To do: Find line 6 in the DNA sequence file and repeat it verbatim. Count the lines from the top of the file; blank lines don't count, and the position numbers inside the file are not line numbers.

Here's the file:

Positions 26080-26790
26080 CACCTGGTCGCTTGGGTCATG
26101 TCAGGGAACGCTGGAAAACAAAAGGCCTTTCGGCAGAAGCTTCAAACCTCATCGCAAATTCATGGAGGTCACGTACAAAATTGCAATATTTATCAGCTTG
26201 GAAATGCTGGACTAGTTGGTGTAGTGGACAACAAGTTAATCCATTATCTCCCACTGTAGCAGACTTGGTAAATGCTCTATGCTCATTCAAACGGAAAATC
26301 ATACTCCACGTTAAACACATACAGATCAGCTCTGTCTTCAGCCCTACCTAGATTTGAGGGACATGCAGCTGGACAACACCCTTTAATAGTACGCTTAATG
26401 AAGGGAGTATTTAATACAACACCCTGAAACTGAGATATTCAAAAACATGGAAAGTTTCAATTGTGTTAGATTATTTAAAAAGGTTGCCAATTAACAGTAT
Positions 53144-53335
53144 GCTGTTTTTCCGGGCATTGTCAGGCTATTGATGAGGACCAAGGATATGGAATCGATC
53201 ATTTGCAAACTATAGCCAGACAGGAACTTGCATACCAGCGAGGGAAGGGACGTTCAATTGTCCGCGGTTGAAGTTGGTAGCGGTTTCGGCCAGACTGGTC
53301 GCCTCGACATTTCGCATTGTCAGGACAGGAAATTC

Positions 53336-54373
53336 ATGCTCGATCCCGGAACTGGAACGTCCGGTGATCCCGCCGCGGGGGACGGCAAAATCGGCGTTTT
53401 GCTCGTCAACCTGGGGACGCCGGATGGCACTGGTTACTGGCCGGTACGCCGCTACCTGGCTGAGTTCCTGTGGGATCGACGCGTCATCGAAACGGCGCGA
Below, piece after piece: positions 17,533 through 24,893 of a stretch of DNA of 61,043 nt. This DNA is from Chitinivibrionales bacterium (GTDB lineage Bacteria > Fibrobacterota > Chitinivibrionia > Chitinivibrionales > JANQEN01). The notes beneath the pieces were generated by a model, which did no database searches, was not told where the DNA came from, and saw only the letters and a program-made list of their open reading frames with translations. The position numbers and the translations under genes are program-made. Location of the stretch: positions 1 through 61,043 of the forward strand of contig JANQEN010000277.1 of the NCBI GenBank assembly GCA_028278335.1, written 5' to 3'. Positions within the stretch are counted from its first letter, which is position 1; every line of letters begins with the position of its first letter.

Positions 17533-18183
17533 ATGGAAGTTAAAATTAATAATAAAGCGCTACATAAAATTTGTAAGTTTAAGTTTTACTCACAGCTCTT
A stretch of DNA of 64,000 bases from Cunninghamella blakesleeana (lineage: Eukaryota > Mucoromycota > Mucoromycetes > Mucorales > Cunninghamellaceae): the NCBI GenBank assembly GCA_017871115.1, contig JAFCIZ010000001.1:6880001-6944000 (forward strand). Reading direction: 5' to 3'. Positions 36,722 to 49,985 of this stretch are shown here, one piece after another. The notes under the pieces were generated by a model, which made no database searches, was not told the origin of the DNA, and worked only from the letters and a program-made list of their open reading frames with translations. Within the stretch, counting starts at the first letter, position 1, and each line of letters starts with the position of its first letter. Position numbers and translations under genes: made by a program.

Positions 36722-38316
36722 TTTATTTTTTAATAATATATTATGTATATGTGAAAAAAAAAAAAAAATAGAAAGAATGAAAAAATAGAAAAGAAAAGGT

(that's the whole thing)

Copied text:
26401 AAGGGAGTATTTAATACAACACCCTGAAACTGAGATATTCAAAAACATGGAAAGTTTCAATTGTGTTAGATTATTTAAAAAGGTTGCCAATTAACAGTAT